An email has been going around recently, purporting to be from energy company AGL, that represents a fake bill, then sends you to a fake webpage to download a copy. What you get instead is a .zip file that when opened, encrypts your entire machine and prevent you from using it until a ransom is paid, this is known as Ransomware. Your options are to pay up, or wipe the machine and start over. Some ransomware variants will also attempt to infect other devices on your network, including other PC’s and NAS backup devices and encrypt them as well.
This particular variant of ransomware requires a bit over 1.2 bitcoin to be paid, or $640 USD to be exact (around $880 AUD) to be unlocked. Worse still, even if you pay to unlock it, the malware remains on the PC and will continue to record keystrokes and mouse movements until removed. Fairfax reports that so far over 10,000 people in Australia have fallen victim to the scam, which targets users of large corporations hoping to get them to infect those networks with the aim being to gain access to “legitimate corporate emails which can be used to send the scam on”.
An analysis by Check Point (a malware monitoring website) found that at least 10,000 people had downloaded the ransomware module and were “very likely to have been infected” while many more “could have been affected”. The fake website used in the scam uses domains such as “checkyourbills.com” and “electricitybill.com” to look legitimate. However there are several signs that this email is not legitimate.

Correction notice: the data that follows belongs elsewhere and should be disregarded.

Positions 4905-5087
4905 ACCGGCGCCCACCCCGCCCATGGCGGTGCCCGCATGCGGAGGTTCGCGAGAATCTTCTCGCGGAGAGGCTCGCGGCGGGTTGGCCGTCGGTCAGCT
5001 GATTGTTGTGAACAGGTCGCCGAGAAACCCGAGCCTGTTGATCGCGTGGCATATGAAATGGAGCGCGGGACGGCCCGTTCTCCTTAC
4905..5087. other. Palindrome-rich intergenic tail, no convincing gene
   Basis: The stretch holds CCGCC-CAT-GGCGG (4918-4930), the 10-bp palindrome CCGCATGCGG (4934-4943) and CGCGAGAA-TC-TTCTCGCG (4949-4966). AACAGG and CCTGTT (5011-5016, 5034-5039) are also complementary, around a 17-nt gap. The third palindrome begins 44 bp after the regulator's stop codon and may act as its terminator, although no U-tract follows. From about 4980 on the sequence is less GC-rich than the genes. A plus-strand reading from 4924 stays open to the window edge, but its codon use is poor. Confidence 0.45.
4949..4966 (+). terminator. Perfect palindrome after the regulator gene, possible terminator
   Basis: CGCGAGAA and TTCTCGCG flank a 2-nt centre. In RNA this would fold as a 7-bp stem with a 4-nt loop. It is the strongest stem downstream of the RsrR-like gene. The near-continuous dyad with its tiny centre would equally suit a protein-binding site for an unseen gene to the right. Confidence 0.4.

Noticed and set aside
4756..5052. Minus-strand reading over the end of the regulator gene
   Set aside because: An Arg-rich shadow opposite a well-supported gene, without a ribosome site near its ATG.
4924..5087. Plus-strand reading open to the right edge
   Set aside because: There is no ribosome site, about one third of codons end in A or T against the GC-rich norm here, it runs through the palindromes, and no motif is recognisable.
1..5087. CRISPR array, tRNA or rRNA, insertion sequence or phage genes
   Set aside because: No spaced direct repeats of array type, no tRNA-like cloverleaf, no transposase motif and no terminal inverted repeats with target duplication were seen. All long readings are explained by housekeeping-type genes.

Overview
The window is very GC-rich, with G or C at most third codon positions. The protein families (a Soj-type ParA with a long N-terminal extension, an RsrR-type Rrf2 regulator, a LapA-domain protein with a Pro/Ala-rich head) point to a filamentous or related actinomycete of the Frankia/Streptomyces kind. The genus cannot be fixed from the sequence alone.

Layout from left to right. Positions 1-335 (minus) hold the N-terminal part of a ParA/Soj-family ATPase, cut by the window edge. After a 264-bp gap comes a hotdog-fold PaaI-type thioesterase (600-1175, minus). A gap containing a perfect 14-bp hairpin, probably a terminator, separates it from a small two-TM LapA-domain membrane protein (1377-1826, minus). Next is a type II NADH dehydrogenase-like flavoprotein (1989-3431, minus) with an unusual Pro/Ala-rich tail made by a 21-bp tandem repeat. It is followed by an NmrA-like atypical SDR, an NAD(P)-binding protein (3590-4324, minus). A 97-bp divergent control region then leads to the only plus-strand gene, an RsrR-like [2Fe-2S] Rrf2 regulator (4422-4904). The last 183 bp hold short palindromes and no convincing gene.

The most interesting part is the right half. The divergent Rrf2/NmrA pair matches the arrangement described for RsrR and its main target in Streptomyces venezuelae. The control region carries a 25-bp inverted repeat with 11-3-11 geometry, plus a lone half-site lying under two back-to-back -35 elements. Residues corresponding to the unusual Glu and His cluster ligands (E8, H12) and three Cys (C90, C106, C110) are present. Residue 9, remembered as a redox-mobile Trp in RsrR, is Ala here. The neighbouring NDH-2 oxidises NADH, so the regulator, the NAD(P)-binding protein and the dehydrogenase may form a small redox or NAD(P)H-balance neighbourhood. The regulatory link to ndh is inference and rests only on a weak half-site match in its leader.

The first is the .zip file it wants you to download. Companies do not normally send out a .zip file, they will send a .pdf or something similar for a textual document like a bill. You should never open a .zip or .exe file from a source that you do not trust, and even then verify the source is legitimate not pretending to be something you trust. Also attempting to open the .zip file on a Mac or Smartphone gives an error message prompting you to use a Windows PC, another sign that something is not right.
Any users that have received the email should delete it, run antivirus and anti-malware software, and add the sender to their junk email list. ACTEW AGL had this to say on the matter:
The scam email presents as an e-Account and asks readers to click on a link, AGL advises it will never send an email asking for personal banking or financial details.
Anyone receiving a suspicious email should delete it immediately or, if opened, not click on any links within the email. Anyone with concerns relating to this scam email should call AGL on 131 245 or contact Scamwatch on 1300 795 995.
If you have been infected, and are planning on paying the ransom, please consult with an IT Professional. You will need to make sure the malware is properly removed after recovering the system and it wouldn’t hurt to involve the IT Pro in the payment phase as well so you can avoid common Bitcoin mistakes.